FIG. 23 shows that the control mode M(i) and the actuation mode MPLS (i) are set by receiving the supply of the on-off flag Fc in the determination section 88. However, the control mode M(i) and the actuation mode MPLS (i) are set without regard to the value of the on-off flag Fymc, as seen from FIGS. 26 and 28. Even if the pre-pressurization control (mentioned later) is started, therefore, the brake pressure for the target wheel to be controlled cannot be adversely affected before the start of the yaw moment control.

The switch 115 is shifted in accordance with the value of a release flag FRP set in a determination section 120 in which the release of brake pedal is determined. When the brake pedal 3 is released during the time when the yaw moment control is carried out with the vehicle braked, the determination section 120 sets the release flag FRP at 1 for a predetermined time (e.g., 64 msec). In this case, the switch 115 is shifted from the position shown in FIG. 35, and among the actuation modes MPLS (i), the actuation mode of the target wheel to be controlled is compulsorily changed to a reduce-pressure mode. When the release flag FRP is reset at 0, the switch 115 outputs the actuation mode MPLS (i) as it is.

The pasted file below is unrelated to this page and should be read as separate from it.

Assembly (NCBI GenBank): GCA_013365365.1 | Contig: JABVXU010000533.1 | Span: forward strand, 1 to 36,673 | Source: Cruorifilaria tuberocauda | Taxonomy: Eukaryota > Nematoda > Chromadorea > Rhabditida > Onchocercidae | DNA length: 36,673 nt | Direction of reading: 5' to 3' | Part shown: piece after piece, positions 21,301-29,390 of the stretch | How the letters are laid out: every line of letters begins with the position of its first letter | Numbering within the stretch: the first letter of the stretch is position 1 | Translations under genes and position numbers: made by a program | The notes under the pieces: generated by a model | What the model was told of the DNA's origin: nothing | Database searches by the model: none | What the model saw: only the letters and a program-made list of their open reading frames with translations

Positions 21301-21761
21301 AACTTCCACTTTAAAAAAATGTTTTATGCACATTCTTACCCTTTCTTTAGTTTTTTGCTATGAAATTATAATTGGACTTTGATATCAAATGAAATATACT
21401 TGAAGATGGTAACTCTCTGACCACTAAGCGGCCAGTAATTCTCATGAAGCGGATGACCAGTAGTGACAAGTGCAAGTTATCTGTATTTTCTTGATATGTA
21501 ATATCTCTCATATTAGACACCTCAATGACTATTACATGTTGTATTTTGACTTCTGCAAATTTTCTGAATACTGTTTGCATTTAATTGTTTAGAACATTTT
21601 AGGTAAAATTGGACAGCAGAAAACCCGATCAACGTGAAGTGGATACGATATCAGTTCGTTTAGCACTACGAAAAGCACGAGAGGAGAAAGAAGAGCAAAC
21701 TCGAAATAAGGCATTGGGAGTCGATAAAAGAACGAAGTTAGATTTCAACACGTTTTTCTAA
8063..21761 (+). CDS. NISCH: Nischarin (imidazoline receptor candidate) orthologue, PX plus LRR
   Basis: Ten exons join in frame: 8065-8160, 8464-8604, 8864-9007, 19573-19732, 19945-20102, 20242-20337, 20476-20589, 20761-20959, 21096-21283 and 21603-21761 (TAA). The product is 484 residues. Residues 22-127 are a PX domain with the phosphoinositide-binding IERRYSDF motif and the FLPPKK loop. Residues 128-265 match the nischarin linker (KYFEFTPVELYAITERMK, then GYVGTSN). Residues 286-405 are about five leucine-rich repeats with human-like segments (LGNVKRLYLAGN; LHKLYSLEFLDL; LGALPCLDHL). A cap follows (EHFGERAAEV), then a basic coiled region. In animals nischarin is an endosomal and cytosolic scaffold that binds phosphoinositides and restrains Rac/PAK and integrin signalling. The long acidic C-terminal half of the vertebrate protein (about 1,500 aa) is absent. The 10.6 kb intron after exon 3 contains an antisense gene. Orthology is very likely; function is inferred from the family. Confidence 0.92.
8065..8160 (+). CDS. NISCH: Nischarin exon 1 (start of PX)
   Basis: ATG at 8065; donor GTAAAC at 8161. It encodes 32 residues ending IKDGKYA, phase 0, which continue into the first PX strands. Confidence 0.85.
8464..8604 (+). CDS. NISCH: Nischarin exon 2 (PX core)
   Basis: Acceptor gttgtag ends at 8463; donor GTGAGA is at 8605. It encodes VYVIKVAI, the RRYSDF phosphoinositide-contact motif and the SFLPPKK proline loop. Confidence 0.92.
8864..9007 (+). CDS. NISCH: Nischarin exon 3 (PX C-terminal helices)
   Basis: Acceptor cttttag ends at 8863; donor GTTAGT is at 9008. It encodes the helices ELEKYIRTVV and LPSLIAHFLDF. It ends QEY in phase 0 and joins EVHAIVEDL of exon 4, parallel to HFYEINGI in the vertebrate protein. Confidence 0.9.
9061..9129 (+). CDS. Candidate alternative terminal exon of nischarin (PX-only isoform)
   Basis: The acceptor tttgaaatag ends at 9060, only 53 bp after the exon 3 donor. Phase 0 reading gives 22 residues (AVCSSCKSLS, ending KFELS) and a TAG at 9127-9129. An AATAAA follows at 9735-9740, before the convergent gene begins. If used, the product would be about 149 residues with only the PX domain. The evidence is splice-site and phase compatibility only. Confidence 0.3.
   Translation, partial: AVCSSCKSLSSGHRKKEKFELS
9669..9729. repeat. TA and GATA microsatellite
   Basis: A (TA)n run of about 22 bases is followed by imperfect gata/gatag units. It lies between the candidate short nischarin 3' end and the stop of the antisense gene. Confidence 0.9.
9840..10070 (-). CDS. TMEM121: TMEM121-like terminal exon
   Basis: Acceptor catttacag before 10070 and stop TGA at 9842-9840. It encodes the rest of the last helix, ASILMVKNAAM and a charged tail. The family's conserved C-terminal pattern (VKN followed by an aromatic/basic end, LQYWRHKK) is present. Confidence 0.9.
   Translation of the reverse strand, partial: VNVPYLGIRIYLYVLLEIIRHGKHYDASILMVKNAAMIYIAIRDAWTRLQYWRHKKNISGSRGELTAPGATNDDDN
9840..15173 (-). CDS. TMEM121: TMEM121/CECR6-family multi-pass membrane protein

As can be seen from FIG. 35, the release flag FRP is also supplied to the switch 121. When the release flag FRP is set at 1, the switch 121 is shifted from the position shown in FIG. 35, and the value of the pulse width WPLS (i), that is, the pulse width Wy (i) is compulsorily modified into the control period T (=8 msec). When the release flag FRP is reset at 0, the pulse width WPLS (i) is outputted directly from the switch 121 as the pulse width Wy (i).